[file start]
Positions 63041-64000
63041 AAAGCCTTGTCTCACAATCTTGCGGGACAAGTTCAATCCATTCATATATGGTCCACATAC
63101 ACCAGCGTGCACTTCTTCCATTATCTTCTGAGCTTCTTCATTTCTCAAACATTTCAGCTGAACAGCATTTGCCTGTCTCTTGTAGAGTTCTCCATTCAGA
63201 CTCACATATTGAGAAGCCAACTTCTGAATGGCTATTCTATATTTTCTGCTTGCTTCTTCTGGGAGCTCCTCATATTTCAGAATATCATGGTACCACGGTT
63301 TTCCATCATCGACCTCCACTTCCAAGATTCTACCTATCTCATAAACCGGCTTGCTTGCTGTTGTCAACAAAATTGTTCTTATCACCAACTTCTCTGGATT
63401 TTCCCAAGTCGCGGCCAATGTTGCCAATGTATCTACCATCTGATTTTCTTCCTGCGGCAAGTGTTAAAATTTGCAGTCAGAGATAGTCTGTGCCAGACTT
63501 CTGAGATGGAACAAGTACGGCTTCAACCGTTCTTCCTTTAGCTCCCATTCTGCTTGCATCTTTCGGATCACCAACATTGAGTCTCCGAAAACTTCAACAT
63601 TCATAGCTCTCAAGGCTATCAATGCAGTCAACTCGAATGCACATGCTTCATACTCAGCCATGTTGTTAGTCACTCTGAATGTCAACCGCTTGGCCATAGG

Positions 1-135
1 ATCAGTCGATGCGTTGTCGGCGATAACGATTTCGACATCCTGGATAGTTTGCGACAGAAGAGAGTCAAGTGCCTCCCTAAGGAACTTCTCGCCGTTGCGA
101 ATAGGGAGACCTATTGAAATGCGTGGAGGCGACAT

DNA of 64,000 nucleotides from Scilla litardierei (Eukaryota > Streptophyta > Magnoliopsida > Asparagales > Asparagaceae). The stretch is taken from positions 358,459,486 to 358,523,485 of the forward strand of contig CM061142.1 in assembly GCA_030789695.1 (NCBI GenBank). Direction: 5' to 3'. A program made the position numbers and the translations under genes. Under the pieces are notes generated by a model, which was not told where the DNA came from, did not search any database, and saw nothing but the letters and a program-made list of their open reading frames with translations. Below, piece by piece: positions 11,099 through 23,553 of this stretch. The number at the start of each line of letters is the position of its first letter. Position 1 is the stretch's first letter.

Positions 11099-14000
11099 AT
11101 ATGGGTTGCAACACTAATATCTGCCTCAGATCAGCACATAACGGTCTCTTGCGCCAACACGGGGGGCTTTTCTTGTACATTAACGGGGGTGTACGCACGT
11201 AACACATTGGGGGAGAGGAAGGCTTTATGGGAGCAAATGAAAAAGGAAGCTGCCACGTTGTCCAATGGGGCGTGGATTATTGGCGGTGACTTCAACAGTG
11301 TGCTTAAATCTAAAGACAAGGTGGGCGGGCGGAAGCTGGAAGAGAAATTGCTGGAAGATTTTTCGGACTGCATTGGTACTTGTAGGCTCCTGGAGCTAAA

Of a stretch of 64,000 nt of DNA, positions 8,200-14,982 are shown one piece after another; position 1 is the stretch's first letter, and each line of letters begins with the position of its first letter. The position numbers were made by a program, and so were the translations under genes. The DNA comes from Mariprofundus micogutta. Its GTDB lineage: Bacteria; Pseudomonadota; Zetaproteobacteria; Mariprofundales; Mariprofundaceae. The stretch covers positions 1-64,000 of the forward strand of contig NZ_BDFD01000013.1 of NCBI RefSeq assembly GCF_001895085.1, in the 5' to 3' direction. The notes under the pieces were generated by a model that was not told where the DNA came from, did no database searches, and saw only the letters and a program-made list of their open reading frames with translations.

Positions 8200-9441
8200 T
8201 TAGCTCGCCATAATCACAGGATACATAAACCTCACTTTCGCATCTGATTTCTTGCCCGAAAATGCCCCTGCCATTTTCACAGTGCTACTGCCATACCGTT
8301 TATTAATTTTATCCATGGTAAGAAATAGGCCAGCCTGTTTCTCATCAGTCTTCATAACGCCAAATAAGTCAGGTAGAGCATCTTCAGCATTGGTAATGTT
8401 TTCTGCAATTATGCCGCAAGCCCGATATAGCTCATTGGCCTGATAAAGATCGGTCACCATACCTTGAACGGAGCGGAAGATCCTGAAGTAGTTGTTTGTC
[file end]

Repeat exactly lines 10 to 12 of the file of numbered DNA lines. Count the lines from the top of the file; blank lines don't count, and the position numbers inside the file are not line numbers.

1 ATCAGTCGATGCGTTGTCGGCGATAACGATTTCGACATCCTGGATAGTTTGCGACAGAAGAGAGTCAAGTGCCTCCCTAAGGAACTTCTCGCCGTTGCGA
101 ATAGGGAGACCTATTGAAATGCGTGGAGGCGACAT

DNA of 64,000 nucleotides from Scilla litardierei (Eukaryota > Streptophyta > Magnoliopsida > Asparagales > Asparagaceae). The stretch is taken from positions 358,459,486 to 358,523,485 of the forward strand of contig CM061142.1 in assembly GCA_030789695.1 (NCBI GenBank). Direction: 5' to 3'. A program made the position numbers and the translations under genes. Under the pieces are notes generated by a model, which was not told where the DNA came from, did not search any database, and saw nothing but the letters and a program-made list of their open reading frames with translations. Below, piece by piece: positions 11,099 through 23,553 of this stretch. The number at the start of each line of letters is the position of its first letter. Position 1 is the stretch's first letter.